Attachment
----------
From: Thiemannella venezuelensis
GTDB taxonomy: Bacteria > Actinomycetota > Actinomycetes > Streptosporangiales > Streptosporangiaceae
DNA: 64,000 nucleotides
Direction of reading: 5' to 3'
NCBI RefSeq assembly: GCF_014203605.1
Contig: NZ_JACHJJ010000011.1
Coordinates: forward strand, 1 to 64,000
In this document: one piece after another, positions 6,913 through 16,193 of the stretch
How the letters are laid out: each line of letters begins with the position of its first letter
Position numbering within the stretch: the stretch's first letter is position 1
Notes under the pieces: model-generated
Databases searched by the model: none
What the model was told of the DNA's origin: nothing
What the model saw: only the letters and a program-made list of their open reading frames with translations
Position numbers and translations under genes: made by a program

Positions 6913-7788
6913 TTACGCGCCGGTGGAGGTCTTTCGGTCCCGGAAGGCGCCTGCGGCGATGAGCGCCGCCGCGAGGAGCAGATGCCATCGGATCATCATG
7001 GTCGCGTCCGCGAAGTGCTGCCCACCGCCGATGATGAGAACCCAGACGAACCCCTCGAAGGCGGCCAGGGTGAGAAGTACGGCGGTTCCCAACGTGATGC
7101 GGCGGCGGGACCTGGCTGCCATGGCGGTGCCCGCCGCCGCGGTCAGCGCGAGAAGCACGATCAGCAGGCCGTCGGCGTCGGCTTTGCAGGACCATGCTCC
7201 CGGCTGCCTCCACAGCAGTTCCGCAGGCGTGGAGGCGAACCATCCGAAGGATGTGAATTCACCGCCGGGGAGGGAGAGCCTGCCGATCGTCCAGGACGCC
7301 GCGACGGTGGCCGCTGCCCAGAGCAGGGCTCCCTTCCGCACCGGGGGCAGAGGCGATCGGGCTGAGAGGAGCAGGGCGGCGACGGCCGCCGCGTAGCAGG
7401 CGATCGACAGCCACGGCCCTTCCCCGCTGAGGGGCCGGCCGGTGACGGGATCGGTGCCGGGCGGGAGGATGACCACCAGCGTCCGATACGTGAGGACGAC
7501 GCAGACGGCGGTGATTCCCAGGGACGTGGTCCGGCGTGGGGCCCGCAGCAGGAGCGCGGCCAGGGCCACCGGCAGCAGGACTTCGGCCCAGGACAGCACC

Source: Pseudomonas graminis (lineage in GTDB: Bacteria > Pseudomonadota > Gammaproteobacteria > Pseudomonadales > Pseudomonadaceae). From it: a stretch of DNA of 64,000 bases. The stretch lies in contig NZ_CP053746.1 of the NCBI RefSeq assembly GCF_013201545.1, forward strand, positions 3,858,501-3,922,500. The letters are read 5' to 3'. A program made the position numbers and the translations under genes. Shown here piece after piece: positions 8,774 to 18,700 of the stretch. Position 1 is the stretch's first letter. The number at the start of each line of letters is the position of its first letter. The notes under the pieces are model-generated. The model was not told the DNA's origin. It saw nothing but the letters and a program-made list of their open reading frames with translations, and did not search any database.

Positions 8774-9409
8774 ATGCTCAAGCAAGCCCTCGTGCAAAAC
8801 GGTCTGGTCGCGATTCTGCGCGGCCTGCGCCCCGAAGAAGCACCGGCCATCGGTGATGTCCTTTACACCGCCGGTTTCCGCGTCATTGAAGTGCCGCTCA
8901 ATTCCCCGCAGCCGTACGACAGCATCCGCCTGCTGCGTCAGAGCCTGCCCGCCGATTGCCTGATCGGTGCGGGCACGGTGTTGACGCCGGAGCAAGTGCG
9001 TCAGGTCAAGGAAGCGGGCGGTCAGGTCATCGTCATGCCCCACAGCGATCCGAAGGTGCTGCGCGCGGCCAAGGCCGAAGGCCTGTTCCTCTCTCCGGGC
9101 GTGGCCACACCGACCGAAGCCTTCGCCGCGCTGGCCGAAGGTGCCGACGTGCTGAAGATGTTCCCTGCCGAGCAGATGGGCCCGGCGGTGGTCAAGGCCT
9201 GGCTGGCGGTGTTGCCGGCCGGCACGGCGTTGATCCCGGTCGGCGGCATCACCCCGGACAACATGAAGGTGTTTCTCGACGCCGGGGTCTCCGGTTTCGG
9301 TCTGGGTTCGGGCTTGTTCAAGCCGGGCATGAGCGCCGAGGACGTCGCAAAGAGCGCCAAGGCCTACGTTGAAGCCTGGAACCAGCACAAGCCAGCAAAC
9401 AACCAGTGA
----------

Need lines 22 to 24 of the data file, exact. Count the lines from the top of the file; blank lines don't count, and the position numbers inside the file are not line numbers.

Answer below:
7401 CGATCGACAGCCACGGCCCTTCCCCGCTGAGGGGCCGGCCGGTGACGGGATCGGTGCCGGGCGGGAGGATGACCACCAGCGTCCGATACGTGAGGACGAC
7501 GCAGACGGCGGTGATTCCCAGGGACGTGGTCCGGCGTGGGGCCCGCAGCAGGAGCGCGGCCAGGGCCACCGGCAGCAGGACTTCGGCCCAGGACAGCACC

Source: Pseudomonas graminis (lineage in GTDB: Bacteria > Pseudomonadota > Gammaproteobacteria > Pseudomonadales > Pseudomonadaceae). From it: a stretch of DNA of 64,000 bases. The stretch lies in contig NZ_CP053746.1 of the NCBI RefSeq assembly GCF_013201545.1, forward strand, positions 3,858,501-3,922,500. The letters are read 5' to 3'. A program made the position numbers and the translations under genes. Shown here piece after piece: positions 8,774 to 18,700 of the stretch. Position 1 is the stretch's first letter. The number at the start of each line of letters is the position of its first letter. The notes under the pieces are model-generated. The model was not told the DNA's origin. It saw nothing but the letters and a program-made list of their open reading frames with translations, and did not search any database.